South Bend Police say it became a danger to the public, and something had to be done.
So, officers swept the downtown area Tuesday targeting people who were, "beyond intoxicated."
After receiving complaints from businesses and citizens alike, police arrested nine people Tuesday in the sweep from about noon to 4:00 p.m.
They say many of those arrested must have started drinking earlier Tuesday morning, and either passed out or stumbled their way into handcuffs.
The trash piles looks like the residue from a wild weekend party, but it's from a mid-week, mid-day stupor, in the middle of South Bend.
“Rather than finding some sort of refuge to take a nap or a place for people to do their partying; they choose got do it, you know, right out in the open,” said Captain Phil Trent with the South Bend Police Department.
Police instigated the sweep Tuesday afternoon in an area of downtown where they'd had the most complaints of drunks panhandling… or worse.
“Nobody wants to encounter someone urinating in public two feet away from you when you’re trying to walk the East Race,” Trent said.
Police say it's not just a nuisance.
They say those they’re targeting are so drunk; it's very dangerous for them to be near the river, where many sleep it off on benches.
For the general public, it's also dangerous for them to be stumbling near traffic. Many were arrested near the Bronson Street railroad bridges.
Nearby businesses are applauding the sweep.
“It needs to be done and I'm glad they're doing their job,” said Brad Emberton, the owner of the Midas on Michigan Ave.
Across the street, Expert Tire says they called in some of the complaints.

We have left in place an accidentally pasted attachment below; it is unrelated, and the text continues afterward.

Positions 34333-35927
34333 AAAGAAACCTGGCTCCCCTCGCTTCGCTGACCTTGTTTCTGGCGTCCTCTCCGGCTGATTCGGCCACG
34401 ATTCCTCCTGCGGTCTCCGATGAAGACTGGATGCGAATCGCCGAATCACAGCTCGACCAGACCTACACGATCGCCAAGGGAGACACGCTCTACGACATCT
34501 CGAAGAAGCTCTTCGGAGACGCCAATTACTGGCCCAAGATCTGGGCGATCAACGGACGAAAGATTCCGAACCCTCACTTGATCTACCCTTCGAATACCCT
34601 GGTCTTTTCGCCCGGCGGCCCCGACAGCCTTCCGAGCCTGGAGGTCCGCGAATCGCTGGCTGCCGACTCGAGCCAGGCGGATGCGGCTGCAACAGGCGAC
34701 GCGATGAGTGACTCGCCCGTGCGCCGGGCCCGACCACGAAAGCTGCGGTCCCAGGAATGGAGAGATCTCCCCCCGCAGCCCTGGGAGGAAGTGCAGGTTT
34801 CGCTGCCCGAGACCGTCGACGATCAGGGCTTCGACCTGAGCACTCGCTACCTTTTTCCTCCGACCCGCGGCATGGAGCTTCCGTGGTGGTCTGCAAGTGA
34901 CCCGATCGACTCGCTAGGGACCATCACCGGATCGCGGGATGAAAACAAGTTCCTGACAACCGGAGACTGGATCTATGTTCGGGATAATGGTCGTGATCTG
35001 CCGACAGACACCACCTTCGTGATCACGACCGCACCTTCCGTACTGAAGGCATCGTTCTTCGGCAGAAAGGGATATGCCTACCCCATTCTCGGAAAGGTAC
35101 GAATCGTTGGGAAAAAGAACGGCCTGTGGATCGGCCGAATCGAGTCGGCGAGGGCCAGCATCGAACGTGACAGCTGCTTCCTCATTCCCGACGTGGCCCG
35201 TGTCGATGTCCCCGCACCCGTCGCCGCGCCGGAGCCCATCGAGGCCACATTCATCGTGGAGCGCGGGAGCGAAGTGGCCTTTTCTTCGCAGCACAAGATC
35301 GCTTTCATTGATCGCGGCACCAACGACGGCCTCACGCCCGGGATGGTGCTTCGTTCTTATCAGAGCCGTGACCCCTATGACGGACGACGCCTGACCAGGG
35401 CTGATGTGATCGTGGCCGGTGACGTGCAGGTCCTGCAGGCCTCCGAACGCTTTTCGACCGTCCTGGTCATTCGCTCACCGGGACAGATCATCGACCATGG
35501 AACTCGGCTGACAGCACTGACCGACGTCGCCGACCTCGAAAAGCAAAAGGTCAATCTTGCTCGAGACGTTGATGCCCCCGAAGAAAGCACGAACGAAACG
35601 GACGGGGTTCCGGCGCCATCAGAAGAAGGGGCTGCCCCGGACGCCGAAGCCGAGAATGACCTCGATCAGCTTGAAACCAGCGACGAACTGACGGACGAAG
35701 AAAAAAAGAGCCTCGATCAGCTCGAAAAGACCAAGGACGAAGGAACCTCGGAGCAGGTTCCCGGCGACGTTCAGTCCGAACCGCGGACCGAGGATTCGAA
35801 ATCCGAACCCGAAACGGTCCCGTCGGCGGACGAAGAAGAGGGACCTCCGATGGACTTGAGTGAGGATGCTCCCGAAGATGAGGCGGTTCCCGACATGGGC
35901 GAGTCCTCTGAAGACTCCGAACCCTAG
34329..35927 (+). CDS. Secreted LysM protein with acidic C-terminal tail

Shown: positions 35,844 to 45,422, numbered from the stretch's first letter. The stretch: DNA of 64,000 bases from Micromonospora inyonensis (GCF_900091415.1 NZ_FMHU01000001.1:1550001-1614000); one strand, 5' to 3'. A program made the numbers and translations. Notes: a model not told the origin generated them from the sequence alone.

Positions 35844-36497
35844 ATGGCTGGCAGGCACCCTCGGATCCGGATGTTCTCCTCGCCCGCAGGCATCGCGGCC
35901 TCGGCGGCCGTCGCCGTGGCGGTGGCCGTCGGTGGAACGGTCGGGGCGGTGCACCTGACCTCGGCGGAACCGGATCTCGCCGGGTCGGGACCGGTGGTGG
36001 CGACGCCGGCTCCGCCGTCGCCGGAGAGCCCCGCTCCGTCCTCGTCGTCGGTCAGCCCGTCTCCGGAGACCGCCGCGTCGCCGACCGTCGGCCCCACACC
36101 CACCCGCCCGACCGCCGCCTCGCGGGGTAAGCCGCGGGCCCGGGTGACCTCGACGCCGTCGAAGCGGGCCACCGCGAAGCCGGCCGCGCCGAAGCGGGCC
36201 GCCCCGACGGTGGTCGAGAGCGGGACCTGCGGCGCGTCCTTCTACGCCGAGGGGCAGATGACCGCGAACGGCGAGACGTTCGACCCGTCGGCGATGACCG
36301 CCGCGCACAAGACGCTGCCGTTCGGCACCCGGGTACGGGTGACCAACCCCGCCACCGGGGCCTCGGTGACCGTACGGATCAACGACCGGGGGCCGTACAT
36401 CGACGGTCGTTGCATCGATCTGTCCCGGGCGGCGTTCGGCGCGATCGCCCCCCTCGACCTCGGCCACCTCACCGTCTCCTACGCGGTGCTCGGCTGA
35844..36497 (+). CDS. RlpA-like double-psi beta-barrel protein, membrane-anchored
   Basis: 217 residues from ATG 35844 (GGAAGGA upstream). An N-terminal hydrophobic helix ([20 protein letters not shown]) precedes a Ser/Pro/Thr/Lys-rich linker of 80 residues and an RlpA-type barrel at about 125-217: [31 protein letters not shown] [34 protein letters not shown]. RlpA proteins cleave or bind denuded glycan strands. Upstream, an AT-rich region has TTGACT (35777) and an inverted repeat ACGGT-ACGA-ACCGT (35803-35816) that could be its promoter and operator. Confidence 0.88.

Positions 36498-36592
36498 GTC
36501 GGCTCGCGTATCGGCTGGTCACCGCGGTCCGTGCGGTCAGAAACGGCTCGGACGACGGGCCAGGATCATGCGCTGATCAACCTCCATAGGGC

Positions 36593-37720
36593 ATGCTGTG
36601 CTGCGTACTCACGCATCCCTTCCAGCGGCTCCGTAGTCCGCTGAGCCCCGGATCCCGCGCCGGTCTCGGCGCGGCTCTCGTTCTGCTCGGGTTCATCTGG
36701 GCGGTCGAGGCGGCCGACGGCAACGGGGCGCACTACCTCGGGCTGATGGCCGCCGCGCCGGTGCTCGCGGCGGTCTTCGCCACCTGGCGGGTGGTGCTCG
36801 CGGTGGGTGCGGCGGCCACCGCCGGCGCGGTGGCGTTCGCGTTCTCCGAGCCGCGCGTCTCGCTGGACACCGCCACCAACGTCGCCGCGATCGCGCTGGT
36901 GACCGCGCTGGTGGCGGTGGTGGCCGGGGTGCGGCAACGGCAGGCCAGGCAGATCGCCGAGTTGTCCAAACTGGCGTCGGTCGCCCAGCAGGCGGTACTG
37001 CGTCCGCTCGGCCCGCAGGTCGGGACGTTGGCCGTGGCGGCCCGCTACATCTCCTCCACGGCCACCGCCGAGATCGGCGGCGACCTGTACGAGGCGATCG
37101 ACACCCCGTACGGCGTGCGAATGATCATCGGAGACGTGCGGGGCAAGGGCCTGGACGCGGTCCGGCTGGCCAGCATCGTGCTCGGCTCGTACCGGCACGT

Meanwhile, Midas says they've only had a few problems so far, mainly incidental things you’d expect for a business downtown, but he’s glad police are monitoring the situation.
“I’m glad they're keeping their eyes out for potential problems that could become a larger problem in the future,” Emberton said.
Police say that is the goal.
“Just a deterrence; that it’s not going to be tolerated. It’s not going to be a free for all, you know. There's going to be something to pay for going downtown and just using it as a drunken rallying spot,” Trent said.
Two of the 9 people arrested had outstanding warrants for public intoxication charges.
Police say ultimately that's what lies ahead for the others too if they don't change their behavior.
Police plan to continue to arrest people who are drunk in public, and after multiple arrests that could mean jail time.
“You know all we can do is address the problem on an individual basis. If someone does this repetitiously, then I suppose they’re going to be repetitiously arrested,” Trent said.
The sweep was paid for partially with grant money. Police say they will definitely keep their eyes on problem areas with the regular patrols in the future.